• Vikram

            I like the effectiveness of your arguments Andrea ji but I think we are both saying the same thing, except that it is not being apparent to you that the word is not the problem, not even in its contextual use. The intent is.

            What if someone calls you a gori for what it exactly means.

          • But what exactly does it mean?
            “She speaks good Bengali for a gori” – um, thanks, I guess? Backhanded compliment.
            “It’s so nice to see a gori appreciating Indian culture” – because ‘gori’ culture is so degraded and terrible, I get it already.
            “Let’s go to the club, there’s lots of goris there” – you wouldn’t go if it was desi girls why?
            “It’s so nice to have a gori friend.” – Aww, thanks. Glad to know I’m the pet gori. When I leave India, you’ll find another pet gori and forget about me. (this has happened btw)

            Intent is one thing. Impact is another. I think that impact is actually MORE important than intent in communication. It’s not what you say, it’s how you say it, even if it comes off wrong inadvertently.

          • Vikram

            “She speaks good Bengali for a gori” – that changes the meaning of the word itself, from a fair maiden to a westerner. But despite the wrong use, the word is in itself is still beautiful.

            Besides, impact is in your face, so perhaps that is more important to you, but I know that intent is the real, original culprit, always!

          • That’s the point I was trying to get across, Vikram, that the word does change meaning depending on the person it refers to… I have heard it many many times and it’s always complimentary when used toward an Indian girl and NOT complimentary when used toward a Westerner. Gori = fair Indian girl has a good connotation. Gori = Westerner does not have the same connotation… I don’t think objectifying and sexualizing European skin tones is a good connotation either. That’s why I do not use it.

            And words in and of themselves being beautiful is a different matter altogether! Some would say the word ‘diarrhea’ is beautiful but the thing it refers to certainly isn’t 🙂

            I think that sometimes even with good intent, words can have a negative impact and we must be careful about that. If I were to say to you, “You’re Indian, I’m surprised you speak English so well!” it’s kind of insulting, even if I didn’t know that English was spoken in India. I don’t intend to be racist or insulting by saying that, but it doesn’t make it any less racist or insulting.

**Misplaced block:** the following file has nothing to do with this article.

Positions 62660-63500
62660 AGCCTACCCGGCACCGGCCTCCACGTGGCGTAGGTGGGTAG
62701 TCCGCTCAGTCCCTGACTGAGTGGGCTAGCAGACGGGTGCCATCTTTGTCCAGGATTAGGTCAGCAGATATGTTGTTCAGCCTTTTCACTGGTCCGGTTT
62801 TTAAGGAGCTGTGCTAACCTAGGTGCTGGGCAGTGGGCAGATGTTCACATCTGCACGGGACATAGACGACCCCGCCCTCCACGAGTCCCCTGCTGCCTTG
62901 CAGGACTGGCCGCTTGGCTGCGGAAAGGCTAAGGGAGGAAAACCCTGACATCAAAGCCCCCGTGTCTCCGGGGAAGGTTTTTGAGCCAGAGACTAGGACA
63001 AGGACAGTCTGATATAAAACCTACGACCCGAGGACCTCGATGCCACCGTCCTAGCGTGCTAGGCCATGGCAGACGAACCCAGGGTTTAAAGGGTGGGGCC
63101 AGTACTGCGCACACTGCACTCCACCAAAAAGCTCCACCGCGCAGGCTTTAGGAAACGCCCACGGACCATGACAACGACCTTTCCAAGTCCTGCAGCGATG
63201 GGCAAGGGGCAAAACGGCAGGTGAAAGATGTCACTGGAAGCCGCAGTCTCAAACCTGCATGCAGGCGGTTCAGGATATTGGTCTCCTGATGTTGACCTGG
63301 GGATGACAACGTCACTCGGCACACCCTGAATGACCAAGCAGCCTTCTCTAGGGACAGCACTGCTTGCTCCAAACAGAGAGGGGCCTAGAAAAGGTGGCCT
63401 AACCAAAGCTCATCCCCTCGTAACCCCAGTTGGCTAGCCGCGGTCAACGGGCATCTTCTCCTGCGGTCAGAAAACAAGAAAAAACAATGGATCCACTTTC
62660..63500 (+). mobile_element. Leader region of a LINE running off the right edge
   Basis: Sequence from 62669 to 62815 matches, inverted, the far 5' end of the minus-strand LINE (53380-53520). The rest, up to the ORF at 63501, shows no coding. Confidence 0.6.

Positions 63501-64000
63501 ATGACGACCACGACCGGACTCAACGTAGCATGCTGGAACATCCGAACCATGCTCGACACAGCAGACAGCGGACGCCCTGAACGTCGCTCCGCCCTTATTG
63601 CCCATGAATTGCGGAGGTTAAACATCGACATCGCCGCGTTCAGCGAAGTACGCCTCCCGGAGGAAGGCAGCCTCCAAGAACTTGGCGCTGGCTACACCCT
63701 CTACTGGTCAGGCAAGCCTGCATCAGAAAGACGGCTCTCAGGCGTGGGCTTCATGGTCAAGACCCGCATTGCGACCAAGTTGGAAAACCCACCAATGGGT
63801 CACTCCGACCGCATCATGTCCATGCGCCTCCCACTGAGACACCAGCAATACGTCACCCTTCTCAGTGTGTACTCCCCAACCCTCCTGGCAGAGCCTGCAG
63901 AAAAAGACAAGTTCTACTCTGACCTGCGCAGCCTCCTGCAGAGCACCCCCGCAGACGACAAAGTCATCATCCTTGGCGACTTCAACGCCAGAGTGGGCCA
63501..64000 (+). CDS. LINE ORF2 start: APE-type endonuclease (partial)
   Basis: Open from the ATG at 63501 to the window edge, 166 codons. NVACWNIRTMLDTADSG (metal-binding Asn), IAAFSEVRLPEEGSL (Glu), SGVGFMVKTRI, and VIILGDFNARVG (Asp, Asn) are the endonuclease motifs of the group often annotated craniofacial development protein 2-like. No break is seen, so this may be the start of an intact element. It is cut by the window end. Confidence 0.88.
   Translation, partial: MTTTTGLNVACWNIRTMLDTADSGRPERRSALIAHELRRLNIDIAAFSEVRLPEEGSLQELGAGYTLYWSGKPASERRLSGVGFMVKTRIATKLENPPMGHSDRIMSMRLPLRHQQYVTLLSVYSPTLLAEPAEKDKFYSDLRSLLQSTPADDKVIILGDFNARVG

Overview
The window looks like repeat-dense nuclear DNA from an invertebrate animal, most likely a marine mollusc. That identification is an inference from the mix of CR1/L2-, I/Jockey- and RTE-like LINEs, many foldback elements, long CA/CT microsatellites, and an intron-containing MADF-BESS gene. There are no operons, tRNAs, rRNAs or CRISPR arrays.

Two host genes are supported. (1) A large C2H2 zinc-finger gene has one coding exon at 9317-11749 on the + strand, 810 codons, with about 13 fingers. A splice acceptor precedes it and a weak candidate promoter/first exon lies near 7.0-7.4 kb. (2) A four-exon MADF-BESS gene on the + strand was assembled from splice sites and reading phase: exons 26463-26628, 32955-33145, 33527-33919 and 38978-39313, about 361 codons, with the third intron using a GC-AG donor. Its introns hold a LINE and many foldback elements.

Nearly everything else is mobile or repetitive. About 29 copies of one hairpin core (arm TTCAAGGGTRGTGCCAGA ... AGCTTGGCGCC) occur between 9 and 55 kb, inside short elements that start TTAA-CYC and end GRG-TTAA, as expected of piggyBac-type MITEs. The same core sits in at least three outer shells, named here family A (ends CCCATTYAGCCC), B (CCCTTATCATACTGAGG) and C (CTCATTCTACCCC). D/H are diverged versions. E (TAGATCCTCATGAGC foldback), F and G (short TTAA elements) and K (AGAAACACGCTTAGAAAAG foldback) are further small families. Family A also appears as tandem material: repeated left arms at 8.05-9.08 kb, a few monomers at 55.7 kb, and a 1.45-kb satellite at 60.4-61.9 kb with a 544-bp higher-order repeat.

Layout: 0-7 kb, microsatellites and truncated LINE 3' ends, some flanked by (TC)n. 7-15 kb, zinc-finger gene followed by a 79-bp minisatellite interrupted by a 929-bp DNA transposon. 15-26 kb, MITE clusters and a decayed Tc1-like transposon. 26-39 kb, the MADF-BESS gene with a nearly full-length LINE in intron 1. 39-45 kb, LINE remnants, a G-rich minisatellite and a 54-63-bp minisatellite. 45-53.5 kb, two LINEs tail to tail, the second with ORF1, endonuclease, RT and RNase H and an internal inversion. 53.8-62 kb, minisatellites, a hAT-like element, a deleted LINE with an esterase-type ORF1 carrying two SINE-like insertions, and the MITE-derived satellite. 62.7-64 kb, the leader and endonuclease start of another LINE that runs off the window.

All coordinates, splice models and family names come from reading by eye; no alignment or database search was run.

I knew a guy who called his Northeastern girlfriend chinky because he thought it was an adorable term of endearment. She did not think this, but he continued calling her that even though she didn’t like it, because he’s a terrible person, and the worst part is he never even knew why it was wrong. He just said “Well, I think it’s cute so why should I stop?” His intent was not to demean her, even though it’s a terribly demeaning term.

          • Vikram

            I don’t think anyone with sane mind can call ‘diarrhea’ a beautiful word 🙂 That apart, your know-how about India is quite as excellent as my English 🙂

          • HARRY

            I love your argument specially the line below.

            “Let’s go to the club, there’s lots of goris there” – you wouldn’t go if it was desi girls why?

            You have earned my respect, so from now on, I will call you Andreaji. You do throw good argument for a gori. LOL. 🙂

          • ha ha, thank you … I definitely understand the good uses of the term but when it’s referred to me it has never ever ever been good so why should I co-opt it?

          • HARRY

            What I wanted to know was, how were you first introduced to your in-laws and who decided that it’s time? Just curious. BTW I am assuming you are married to an Indian. Was it as easy as it shows in the video you posted in to your link. 🙂

  • I will speak up, though it’s too early, and it may not be the path for me, but I am in the process of reading the scriptures. If I do see myself as a Hindu, then I would be an example of one who wasn’t introduced to Sanaatana Dharma through a partner, but decided to study it on my own. I find myself caught in the middle between atheism and religion, or between nirmukta and Sanaatana Dharma, and the only word I have been able to come up with is mízúgárehvó (vowels are as in español – flat with no diphthongs within a single vowel (diphthongs occur only with two vowels or more, keeping each vowel flat and clearly enunciated)), or Native Mind, Native State. Such a state of mind probably existed before language and religion. Many religious traditions, especially of devotion and ritualism, seem very foreign to me. Native Mind is not to be confused with Native American, so these two things are very different states of being.

  • Thank you for sharing your story. It is indeed scary at times in your area, where discovery carries a very real risk! You are brave to take this stand! I wish more people were like you!

    As you can see in my post above, I have a different battle; that of identity. I find myself having to give a name to myself in light of civilization and a sense of belonging. I find myself in a position of a tug-of-war, where I feel compelled to identify myself in the face of people trying to make me Christian, and where I feel compelled to simply drop everything, take my hearing aids off, and live in the woods, to go back to the Deaf Years of my childhood. I don’t think that I will find another person like myself… I hope that you find others like yourself and group together to “step out” together, to show that there is no one right way

    for everyone to live.

  • me

    I’ve just found Hinduism…. on my own… I don’t know any other people that are Hindu or Buddhists…. I’m enjoying your blog…. thank you.

    • Ambaa

      So glad you found us! 😀